The Dark Side of Vegetarianism
Could Chinese Herb Be a Natural Viagra?
Sunlight May Help Protect Men From Kidney Cancer
MENTAL HEALTH
Have a Goal in Life? You Might Live Longer
Worries About Weight Are Tied to Teen Suicide Tries
Keeping Mentally Active Seems To Keep The Brain Active
PAIN
Tai Chi May Help Ease Fibromyalgia
Acupuncture, Real or Fake, Eases Back Pain
'Cell Phone Elbow' -- A New Ill for the Wired Age
PHYSICAL THERAPY
PREGNANCY
For Baby and Mom Alike, Breast-Feeding May Be Best
Exercise As Well As Acupuncture, May Ease Polycystic Ovarian Syndrome
Sleeping Could Help Women Lose The Baby Fat
SENIORS
15-Point Test Gauges Alzheimer's Risk
High-Impact Activity May Be Good for Old Bones
Tai Chi May Help Ease Fibromyalgia
SEXUAL HEALTH
SLEEP DISORDERS
Better Sleep, Grades Seem to Go Up
Sleeping Could Help Women Lose The Baby Fat
Meditation May Help Put Primary Insomnia to Bed
WOMEN'S HEALTH
Steady Weight Gain Boosts Late-Life Breast Cancer Risk
Omega-3 May Reduce Endometriosis Risk
Being Active an Hour a Day Puts Brakes on Weight Gain
Add your Article

Community Exercise Programs Boost Seniors' Strength

(HealthDay News) -- Regular participation in community exercise programs can help older adults boost their upper- and lower-body strength.

So says a U.S. study that included 544 people, average age 66, who took part in three nationally-recognized workout programs for older adults.

The participants were evaluated before they started the exercise programs and at 5- and 10-month intervals. There were no significant changes in certain areas, such as body weight or general health, but participants in the exercise programs increased the frequency of their total physical activity by 26 percent, compared with 9 percent for members of a control group.

The study authors also found that after five months, participants in the exercise programs showed a 19 percent increase in the number of stands per minute they could do in the sit-stand test -- from 26 per minute to 31 per minute.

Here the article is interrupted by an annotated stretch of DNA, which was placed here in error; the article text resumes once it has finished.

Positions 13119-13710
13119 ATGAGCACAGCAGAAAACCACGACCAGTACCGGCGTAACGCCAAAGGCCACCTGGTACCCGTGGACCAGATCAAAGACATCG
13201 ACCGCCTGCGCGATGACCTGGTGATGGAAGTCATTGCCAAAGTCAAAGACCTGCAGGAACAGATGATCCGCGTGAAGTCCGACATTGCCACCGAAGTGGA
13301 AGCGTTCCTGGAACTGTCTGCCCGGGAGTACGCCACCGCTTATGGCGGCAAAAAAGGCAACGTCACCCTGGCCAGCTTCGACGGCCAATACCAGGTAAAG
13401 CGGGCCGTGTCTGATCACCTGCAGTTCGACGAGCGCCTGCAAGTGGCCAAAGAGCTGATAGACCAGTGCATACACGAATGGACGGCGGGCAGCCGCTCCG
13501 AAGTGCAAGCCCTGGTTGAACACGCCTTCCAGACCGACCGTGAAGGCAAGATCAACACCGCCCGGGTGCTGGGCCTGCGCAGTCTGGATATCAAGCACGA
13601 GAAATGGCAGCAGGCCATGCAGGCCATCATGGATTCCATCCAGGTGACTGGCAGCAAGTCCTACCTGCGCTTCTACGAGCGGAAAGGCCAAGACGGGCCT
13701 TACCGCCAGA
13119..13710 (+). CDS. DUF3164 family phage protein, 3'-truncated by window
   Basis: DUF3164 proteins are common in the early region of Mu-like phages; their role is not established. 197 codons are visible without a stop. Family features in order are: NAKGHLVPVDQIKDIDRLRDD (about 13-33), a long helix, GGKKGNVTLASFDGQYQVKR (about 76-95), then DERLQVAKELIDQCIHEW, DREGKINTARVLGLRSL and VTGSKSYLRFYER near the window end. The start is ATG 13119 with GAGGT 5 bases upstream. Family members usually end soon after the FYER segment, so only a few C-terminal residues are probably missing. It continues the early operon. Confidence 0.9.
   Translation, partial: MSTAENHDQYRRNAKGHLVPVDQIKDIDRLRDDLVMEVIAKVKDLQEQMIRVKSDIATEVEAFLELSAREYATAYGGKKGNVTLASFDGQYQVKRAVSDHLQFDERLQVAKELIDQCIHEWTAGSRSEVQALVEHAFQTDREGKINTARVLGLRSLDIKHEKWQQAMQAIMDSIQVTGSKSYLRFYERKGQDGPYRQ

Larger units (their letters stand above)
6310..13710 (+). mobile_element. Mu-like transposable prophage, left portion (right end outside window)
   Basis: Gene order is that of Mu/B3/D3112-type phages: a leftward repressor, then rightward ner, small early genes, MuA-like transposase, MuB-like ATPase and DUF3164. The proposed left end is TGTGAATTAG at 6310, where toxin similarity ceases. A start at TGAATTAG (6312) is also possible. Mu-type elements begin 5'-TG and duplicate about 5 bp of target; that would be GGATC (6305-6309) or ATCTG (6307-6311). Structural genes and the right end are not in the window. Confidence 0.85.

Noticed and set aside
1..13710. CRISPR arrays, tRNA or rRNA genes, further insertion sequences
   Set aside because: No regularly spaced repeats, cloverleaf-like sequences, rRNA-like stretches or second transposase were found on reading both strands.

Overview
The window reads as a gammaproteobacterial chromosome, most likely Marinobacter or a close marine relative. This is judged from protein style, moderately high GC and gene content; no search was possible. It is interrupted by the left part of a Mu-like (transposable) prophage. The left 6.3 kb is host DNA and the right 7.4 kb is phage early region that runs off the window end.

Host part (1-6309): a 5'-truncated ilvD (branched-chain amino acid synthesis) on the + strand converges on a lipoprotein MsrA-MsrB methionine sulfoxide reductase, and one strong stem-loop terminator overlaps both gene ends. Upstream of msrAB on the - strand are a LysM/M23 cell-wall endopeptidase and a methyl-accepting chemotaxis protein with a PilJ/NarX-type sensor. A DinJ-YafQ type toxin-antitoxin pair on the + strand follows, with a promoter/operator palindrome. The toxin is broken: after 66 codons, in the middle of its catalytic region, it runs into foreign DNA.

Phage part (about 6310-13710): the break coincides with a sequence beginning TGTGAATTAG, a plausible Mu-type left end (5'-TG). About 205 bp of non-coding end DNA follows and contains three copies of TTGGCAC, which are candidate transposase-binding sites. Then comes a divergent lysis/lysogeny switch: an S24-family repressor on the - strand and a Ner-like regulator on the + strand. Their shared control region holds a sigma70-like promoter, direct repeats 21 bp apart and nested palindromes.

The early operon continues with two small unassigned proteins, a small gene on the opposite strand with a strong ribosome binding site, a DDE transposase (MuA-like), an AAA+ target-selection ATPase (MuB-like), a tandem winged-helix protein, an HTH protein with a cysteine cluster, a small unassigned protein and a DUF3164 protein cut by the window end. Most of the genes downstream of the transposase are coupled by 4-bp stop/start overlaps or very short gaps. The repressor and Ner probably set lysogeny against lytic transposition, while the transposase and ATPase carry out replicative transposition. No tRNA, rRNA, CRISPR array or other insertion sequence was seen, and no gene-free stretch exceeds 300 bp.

There were also improvements in the arm-curl test. Before the exercise program, participants averaged 15 arm curls in 30 seconds. That increased to 18 in 30 seconds after 5 months (a 22 percent increase) and to 20 in 30 seconds (a 33 percent increase) after 10 months of doing an exercise program.

The findings, expected to be published in the February issue of the American Journal of Public Health, indicate these exercise programs could reduce seniors' risk of falls. These types of exercise programs should be encouraged and supported because their cost is relatively low compared to that of medical care, the researchers said.

Despite the known benefits of exercise, more than 60 percent of older adults don't get consistent workouts, noted study lead author Susan Hughes, of the Center for Research on Health and Aging at the University of Illinois in Chicago.

"Some do not participate, because they may not realize that exercise still provides benefits at older ages; some have chronic conditions that they worry could be made worse by exercise; and some can't find a good program at a good price at a convenient location," Hughes said in a Center for the Advancement of Health news release.

More information

The U.S. National Institute on Aging has more about exercise for seniors.



-- Robert Preidt



SOURCE: Center for the Advancement of Health, news release, Dec. 9, 2008

Last Updated: Dec. 19, 2008